NaNoWriMo 2010. Because of that contest, I wrote a 50,011 word novel in 30 days, a book that otherwise would never have been written.
I'm not sure that anyone can write a deeply nuanced and eloquent novel in a month—mine certainly isn't. But I didn't expect it to be. And that lack of expectation really gave me a wonderful freedom to write.
The other great thing about NaNoWriMo is that I could actually talk about it with people. I charted my progress on my profile page there (see chart from it, above), and put occasional updates on my Facebook page. It made my fiction writing visible, for once; I felt a part of a (temporary) community. And it made me write, no excuses. Dirty dishes, unmade bed, work deadlines—so what? I had 1,665 words to write each day and until they were done, I put other things aside. But, as you can see from the chart, I struggled to always find the time to write. Sometimes regular life was unavoidable.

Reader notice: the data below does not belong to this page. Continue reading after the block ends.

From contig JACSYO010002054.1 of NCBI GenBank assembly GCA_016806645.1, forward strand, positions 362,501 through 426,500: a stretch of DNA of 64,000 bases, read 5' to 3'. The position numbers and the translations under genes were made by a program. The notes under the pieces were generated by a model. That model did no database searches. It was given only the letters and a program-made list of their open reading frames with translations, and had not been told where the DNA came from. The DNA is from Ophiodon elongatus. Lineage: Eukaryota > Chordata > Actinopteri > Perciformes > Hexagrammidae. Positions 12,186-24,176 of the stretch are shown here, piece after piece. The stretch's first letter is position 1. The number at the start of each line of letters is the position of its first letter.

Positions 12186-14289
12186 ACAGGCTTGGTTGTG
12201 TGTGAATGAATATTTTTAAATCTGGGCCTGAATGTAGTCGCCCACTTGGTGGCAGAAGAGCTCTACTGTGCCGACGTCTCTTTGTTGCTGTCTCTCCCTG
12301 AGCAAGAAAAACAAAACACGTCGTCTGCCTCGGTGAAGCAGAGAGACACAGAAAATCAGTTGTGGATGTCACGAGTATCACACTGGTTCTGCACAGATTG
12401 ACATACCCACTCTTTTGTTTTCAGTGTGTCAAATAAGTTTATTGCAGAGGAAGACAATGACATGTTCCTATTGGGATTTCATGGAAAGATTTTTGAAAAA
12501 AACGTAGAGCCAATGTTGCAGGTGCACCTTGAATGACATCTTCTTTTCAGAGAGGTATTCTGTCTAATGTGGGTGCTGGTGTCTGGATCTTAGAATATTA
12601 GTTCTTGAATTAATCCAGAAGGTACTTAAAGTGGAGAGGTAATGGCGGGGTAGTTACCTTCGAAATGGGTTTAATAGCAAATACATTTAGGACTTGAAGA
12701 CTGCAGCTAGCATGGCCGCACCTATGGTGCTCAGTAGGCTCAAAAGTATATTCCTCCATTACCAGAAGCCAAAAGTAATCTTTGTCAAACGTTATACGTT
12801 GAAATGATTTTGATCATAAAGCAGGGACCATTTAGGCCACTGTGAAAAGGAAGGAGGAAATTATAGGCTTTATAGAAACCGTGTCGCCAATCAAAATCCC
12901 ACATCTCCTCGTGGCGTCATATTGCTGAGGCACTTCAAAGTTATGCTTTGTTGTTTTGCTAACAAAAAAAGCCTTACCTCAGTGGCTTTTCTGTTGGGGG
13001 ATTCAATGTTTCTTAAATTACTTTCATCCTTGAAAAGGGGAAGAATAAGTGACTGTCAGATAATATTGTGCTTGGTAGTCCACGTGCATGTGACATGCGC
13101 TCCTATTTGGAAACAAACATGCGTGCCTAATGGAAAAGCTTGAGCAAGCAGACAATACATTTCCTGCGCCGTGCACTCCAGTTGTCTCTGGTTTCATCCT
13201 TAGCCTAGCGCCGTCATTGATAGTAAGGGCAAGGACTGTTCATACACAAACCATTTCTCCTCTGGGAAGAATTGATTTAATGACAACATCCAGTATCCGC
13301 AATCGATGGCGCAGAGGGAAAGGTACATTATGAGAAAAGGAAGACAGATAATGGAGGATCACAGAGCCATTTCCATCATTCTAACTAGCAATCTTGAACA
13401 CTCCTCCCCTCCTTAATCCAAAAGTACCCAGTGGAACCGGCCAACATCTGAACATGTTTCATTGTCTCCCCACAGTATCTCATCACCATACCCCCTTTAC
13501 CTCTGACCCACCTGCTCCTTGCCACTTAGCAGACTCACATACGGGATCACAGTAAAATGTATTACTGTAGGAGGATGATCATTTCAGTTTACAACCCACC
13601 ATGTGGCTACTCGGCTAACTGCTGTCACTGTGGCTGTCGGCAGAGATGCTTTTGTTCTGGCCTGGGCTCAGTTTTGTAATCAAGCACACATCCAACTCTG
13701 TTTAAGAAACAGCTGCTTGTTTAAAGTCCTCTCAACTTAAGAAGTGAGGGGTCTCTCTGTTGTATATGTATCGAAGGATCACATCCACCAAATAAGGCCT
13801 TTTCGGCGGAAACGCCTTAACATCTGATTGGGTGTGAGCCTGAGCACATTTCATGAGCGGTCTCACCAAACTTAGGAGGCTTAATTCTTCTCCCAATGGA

In my novel, I wrote from the perspective of a 12-year-old girl, something I probably never would have otherwise attempted. It was the first thing that popped into my head on November 1st and I had to see it through, no time for redos or rewrites or more than minimal editing. I couldn't lose time to rethinking the plot or the characters. They were mine for 30 days.
Writing for the YA audience also required a more resolved and happier ending than the usual melancholy ending I fall into when writing for adults. I found the happy ending wasn't that difficult when it was inherent or organic to the story, so I hope I can write happier endings in the future even when I'm not writing for children.